DS Exclusive Interview: Lou Koller (Sick of it All) discusses hardcore scene past, present and future

DS Exclusive Interview: Lou Koller (Sick of it All) discusses hardcore scene past, present and future

Recently I was lucky enough to catch Sick Of It All put on an amazing show alongside The Vices, Flatfoot 56, Devil’s Brigade and Street Dogs at a venue in Orlando called Firestone Live.  Beforehand I was honored to interview one of my long time heroes, Lou Koller, front man for legendary New York hardcore band Sick Of It All. He tore it up on stage and is definitely one of the most genuine people I’ve ever met.

In the interview we discussed the progression of hardcore music, roots, a surprising tour story and more. It’s definitely worth checking out so what are you waiting for?  Read it here.

DS: I saw a hilarious sign outside. “No Moshing, No Crowd Surfing”. How long do you think it’ll take for those rules to be broken? They do know it’s a Sick of it All show right?

Lou: Yeah, it’s funny. We asked about that when we got here. The guy goes “That’s just for insurance purposes. To keep the insurance man happy. We let people dance and do whatever they want.” That’s a pretty high stage though, I don’t know if people should be stage diving off of it.

DS: Good point. Your latest album “Based on a True Story” came out last April. There’s a song on it called “A Month of Sundays” about famous punk venue CBGB and old hardcore matinee shows. What’s the most memorable CBGB show that you can remember?

Lou: Oh, there are a lot of them! The first time I saw Agnostic Front there way back in 1985 it was my second show. It was funny because I had really long hair back then. I think it was a tribute to Agnostic Front, they all shaved their heads. They just accepted you. That’s what drew us to CBGB’s. No matter how you looked they just were like “Hey, come on to the show, have fun.” That’s what drew us to hardcore, CBGB’s. That’s why we wrote the song it was such a positive thing in our lives.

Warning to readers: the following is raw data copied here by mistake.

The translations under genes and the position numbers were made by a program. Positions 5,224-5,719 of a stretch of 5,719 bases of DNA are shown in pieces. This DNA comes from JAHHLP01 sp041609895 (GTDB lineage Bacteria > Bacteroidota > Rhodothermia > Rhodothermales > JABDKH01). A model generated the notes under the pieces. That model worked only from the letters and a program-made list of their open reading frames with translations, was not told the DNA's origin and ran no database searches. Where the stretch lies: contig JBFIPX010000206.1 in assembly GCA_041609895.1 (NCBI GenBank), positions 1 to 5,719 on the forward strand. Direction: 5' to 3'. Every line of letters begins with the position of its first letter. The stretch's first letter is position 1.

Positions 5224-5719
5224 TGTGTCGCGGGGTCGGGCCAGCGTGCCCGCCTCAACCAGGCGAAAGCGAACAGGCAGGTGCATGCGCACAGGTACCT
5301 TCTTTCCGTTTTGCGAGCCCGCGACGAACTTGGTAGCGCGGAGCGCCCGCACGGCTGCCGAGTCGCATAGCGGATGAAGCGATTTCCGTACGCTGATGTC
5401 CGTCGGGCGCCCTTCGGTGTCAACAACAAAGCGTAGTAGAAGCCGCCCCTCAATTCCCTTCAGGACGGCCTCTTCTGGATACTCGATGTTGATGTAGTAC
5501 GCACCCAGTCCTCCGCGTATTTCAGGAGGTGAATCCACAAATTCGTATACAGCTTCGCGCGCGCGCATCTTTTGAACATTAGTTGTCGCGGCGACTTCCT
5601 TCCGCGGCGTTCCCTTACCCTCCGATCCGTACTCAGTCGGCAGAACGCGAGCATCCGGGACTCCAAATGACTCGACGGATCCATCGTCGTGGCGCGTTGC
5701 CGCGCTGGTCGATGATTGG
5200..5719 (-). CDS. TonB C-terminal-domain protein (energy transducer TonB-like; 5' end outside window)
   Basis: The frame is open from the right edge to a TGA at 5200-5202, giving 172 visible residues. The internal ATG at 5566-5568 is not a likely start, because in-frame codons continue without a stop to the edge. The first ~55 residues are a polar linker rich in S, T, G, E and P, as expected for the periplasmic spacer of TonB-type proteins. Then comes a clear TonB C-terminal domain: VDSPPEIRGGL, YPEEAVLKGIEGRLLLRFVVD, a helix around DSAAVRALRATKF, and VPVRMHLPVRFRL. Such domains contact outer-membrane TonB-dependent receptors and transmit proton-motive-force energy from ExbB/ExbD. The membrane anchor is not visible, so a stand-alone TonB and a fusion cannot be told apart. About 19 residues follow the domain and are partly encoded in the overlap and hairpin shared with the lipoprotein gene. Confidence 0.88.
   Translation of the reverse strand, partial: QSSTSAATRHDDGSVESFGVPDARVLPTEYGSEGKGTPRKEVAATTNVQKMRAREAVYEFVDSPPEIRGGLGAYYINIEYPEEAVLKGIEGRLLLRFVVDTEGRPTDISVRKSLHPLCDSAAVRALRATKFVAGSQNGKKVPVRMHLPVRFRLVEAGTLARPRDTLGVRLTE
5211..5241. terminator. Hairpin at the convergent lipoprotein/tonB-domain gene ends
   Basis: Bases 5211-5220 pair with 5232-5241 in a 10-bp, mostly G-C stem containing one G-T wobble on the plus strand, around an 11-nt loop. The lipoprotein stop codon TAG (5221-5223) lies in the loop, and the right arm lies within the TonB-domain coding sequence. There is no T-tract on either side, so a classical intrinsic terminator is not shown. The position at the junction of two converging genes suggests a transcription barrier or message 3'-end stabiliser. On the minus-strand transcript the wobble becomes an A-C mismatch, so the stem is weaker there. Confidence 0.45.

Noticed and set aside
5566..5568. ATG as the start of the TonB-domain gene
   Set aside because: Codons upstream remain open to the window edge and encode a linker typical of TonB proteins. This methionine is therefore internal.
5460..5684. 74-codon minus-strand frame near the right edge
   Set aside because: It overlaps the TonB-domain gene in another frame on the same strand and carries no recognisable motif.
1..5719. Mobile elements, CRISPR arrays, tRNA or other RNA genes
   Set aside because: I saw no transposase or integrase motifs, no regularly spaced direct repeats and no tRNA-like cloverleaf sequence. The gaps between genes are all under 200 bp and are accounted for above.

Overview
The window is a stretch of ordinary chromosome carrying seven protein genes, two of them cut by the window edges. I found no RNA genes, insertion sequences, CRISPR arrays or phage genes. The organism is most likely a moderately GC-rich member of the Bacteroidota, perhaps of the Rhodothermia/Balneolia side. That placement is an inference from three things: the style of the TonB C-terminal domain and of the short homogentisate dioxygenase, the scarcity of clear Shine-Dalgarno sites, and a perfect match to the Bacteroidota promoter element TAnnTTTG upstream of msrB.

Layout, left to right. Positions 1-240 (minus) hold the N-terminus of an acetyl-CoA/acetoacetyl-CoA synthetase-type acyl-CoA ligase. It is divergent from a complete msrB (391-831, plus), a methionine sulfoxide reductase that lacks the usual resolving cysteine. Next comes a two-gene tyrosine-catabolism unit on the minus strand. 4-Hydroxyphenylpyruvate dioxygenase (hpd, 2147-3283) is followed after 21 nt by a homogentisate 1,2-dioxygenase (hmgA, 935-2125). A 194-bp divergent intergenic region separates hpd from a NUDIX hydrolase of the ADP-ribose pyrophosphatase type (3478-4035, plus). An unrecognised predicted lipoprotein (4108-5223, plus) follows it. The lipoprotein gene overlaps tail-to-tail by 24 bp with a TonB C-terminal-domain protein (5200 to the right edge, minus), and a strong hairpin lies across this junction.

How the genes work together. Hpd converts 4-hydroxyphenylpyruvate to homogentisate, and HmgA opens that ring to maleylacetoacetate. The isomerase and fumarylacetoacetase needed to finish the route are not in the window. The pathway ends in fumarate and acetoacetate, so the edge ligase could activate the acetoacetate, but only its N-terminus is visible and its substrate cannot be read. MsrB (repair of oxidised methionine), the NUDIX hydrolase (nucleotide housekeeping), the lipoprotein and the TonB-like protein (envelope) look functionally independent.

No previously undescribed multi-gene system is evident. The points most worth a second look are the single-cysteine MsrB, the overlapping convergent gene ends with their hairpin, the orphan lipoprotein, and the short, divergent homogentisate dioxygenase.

DS: What are some of the most memorable shows that you’ve played? Anything special or crazy?

Lou: Every time we played there it was great. I remember the very first time we headlined. We lived in Queens and I remember we drove over the Williamsburg Bridge to the City. As we were turning the street onto Bowery (the street that CBGB is on) we were saying “Man, I hope people show up!” and there was a line around the block! We were like like “Oh My God” because it was so exciting that people were coming to see us at the club that we loved so much.

Then the last hardcore show they had there was us, Agnostic Front, Madball and Murphy’s Law. It was just so much fun to play CB’s one more time and have the crowd sing all of our songs. You know, it wasn’t even sad that CB’s was closing because it was so much fun. Then two days later when I drove past it and the doors were shut and the windows were boarded up, that’s when I got really sad.

DS: You’ve been playing for 24 years. You’ve traveled to all kinds of different places around the U.S., UK, Europe Singapore etc… Do you think traveling to all of these different places and learning about all kinds of people has changed your perspective on anything?

Lou: Oh definitely, it’s broadened our minds. I mean even since our first tour traveling in different parts of the U.S. and when we first got to Europe, when you talk to different people. It makes you think more globally. Instead of just thinking about yourself or your city, you think about how things affect everybody around the world. It makes you more open-minded. There’s an old saying “Travel Broadens the Mind.” and it’s true.

DS: I remember hearing something about an all Muslim “Sick of it All” tribute band or something like that. Could you tell me more about that?

Lou: I think that was in Singapore. It was funny because in Singapore there’s a big Muslim population there. A lot of the people that came to the show there were Muslim. It didn’t matter to them, they loved our music! It was an all female, Muslim hardcore band that did Sick of it All songs. We were amazed. They came up to us with the head-dresses and everything. They said, “We’ve been waiting fifteen years to see you!” The lead singer was there and she was pregnant She goes, “I was supposed to give birth today but thank god I didn’t.” I was like “oh my god!” We’re not millionaires, we don’t sell a million records but to touch someone that deeply. She was about to give birth but she was happy she didn’t just so she could come see us. It just really makes you feel good, you know?

DS: That’s crazy! Well you’ve been in the scene since the 80’s and a lot of things have changed since then. To me hardcore has always been rooted in punk and metal. Today, I feel like things get labeled hardcore that don’t really have to do with punk. What do you think about that? I know it’s a broad question but what does hardcore mean to you?

Lou: To us, hardcore was always about being open-minded but musically I like when people add different things to it. Like the Bad Brains. They had reggae mixed in with hardcore and punk. Our roots are in the early hardcore punk sound of Minor Threat, Negative Approach and Bad Brains.